VP International Corporate Tax Research Memo Assignment Help In a IRS memo to file (including sections delineated by issue, facts, legal analysis, and conc

VP International Corporate Tax Research Memo Assignment Help In a IRS memo to file (including sections delineated by issue, facts, legal analysis, and conclusion), please research the issue and summarize whether the statute of limitations still open for the 2012 tax year as it relates to Company’s withholding tax liability. Please attach the type written memo. no more than 2 pages single spaced. please summarize your research trail 1. Dan Adelson, the VP International Tax of Emoji Corp. (“Emoji”; EIN: 99-111111), located at 1 Pace
Plaza, New York, NY 10038, a U.S. domestic corporation (with over $10 million in assets at all relevant
times) informs you that since 2012 the company makes two annual payments of interest: (i) one in
the amount of $10 million to its 50% owner, World Emoji Financial Corp (“WEF”), a Hong Kong
corporation; and (ii) another in the amount of $10 million to Einkhuizensbank B.V., an unrelated
Dutch financing company. Mr. Adelson assures you that the interest payments are on registered
obligations that meet the portfolio debt requirements under I.R.C. sections 871 and 881. Emoji
reported the payment to WEF on a timely-filed Form 1042, Annual Withholding Tax Return for U.S.
Source Income of Foreign Persons, for each year since 2012 but did not withhold tax on the interest
payments (attached to quiz). Emoji did not report the payments to Einkhuizensbank B.V. Last week,
Mr. Adelson received a letter from the IRS indicating the Emoji’s Form 1042 for only the 2012 tax year
was being placed under examination (and not its Form 1120). Emoji also receives a burdensome IDR
asking for many (in some cases, irrelevant) documents (attached to quiz). Weirdly, the letter indicates
that the IDR is due within 7 business days. The IRS also asks Emoji for office space to conduct the
audit. Emoji occupies three rooms and two gallery spaces where they exhibit products to customers.
The office rooms are full and they would have to vacate one of the gallery spaces, which means sales
would fall.
(A) In a memo to file (including sections delineated by issue, facts, legal analysis, and conclusion),
please research the issue and summarize whether the statute of limitations still open for the 2012 tax
year as it relates to Emoji’s withholding tax liability. Please attach the type written memo (no more
than 2 pages single spaced) to the quiz. In the space below, please summarize your research trail
Pace University
Lubin School of Business
Tax 625
Professor Cleary
Midterm Sample Memo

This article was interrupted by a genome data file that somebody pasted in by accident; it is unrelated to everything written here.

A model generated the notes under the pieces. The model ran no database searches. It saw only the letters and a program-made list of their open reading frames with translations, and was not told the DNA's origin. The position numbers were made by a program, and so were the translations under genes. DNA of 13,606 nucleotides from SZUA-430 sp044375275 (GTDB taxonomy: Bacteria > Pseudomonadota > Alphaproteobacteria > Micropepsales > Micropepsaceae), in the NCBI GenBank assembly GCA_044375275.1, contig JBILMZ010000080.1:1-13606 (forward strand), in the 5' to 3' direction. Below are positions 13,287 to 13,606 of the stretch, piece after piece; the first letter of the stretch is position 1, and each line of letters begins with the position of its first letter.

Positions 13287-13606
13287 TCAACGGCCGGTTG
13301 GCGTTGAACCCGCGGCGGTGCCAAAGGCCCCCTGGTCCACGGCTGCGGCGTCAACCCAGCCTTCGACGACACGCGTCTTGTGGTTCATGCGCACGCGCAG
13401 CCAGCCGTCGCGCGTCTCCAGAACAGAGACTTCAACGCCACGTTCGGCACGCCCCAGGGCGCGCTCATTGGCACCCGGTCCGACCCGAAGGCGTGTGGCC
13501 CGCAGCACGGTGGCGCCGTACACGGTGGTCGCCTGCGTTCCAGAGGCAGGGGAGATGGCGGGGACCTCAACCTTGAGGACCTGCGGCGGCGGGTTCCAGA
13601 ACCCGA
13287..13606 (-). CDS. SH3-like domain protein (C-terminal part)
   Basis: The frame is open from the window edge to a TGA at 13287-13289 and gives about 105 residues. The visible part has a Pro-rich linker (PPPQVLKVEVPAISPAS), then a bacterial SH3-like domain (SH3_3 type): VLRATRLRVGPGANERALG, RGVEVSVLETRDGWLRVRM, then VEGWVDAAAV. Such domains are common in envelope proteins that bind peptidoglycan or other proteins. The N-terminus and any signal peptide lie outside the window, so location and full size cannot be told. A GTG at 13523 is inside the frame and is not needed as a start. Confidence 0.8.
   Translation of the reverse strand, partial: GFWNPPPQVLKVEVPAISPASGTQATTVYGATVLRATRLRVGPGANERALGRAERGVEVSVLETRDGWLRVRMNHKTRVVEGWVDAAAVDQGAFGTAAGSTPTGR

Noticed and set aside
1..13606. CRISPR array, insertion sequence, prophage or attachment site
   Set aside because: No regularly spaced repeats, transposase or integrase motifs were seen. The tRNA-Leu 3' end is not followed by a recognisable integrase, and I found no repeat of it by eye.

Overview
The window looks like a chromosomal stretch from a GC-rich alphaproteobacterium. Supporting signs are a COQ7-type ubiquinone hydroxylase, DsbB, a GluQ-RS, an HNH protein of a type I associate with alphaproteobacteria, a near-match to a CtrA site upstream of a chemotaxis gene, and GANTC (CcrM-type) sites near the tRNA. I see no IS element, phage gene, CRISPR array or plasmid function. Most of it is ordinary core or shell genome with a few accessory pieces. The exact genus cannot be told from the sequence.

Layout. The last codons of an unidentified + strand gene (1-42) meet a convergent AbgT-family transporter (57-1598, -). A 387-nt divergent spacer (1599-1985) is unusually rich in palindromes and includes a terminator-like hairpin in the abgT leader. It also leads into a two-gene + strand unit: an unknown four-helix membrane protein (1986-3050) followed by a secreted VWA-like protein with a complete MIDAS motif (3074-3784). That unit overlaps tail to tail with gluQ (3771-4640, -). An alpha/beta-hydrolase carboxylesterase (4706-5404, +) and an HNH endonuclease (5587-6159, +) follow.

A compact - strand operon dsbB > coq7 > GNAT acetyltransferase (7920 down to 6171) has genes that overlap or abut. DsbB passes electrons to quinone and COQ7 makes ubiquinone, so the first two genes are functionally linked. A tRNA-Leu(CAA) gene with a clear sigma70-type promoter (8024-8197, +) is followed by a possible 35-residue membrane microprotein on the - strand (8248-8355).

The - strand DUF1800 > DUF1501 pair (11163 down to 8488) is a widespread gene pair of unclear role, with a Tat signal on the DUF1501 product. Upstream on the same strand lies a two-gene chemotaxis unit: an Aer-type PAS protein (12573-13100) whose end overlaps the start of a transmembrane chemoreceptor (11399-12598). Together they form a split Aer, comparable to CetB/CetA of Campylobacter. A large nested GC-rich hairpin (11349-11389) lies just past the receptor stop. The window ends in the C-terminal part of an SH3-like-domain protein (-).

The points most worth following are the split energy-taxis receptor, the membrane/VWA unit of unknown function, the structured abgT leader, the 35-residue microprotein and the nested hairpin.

Issue
Whether an exception to the three-year statute of limitations on assessment from
the date of filing applies to either Andrew Scott’s tax years ending December 31, 2010
and 2011.
Facts
Andrew Scott (“Scott”) filed a Form 1040 for the tax year ending December 31,
2010 (the “2010 tax year”) on April 15, 2011. Scott filed a Form 1040 for the tax year
ending December 31, 2011 (the “2011 tax year”) on April 15, 2012.
For the 2010 tax year, he was living in Switzerland and purchased a $35,000
interest in Diebsfund, a managed fund located, incorporated, and managed in in Zug,
Switzerland. Diebsfund is treated as a corporation for U.S. federal tax purposes. At the
end of 2010, his interest was valued at $30,000 and the fund made a distribution of
$10,000. (It was a very profitable year). Scott did not disclose his interest in Diebsfund
on a Form 8938, Statement of Specified Foreign Financial Assets. He told his
accountant about the interest in the foreign fund but the accountant opined in writing
that he didn’t think the foreign distribution was taxable. Scott’s accountant had been
preparing his returns for many years and despite occasional audits by IRS agent, his
returns were never the subject of a successful IRS adjustment.
By the end of 2011, Scott had moved back to the U.S. and the value of his
interest in the foreign fund increased to $100,000; however, the fund made no
distributions during that time. His old accountant had retired and a new accountant had
prepared the return. Andrew has intended to ask about the tax treatment of the foreign
fund but was in a coma when the return was being prepared. (The accountant signed
the Form 1040 pursuant to a valid Power of Attorney that was attached to the return).
Legal Analysis
Scott has requested advice as to the statute of limitations on assessment (“SOL”)
for his 2010 and 2011 tax years. The issue is whether there is an exception to the
general three-year SOL from the date of filing of his returns for the 2010 and 2011 tax
years. Generally, under Internal Revenue Code 1 (“I.R.C.”) §6501(a), there is a threeyear SOL from the date of filing. However, under I.R.C. §6501(c)(8)(A), the SOL does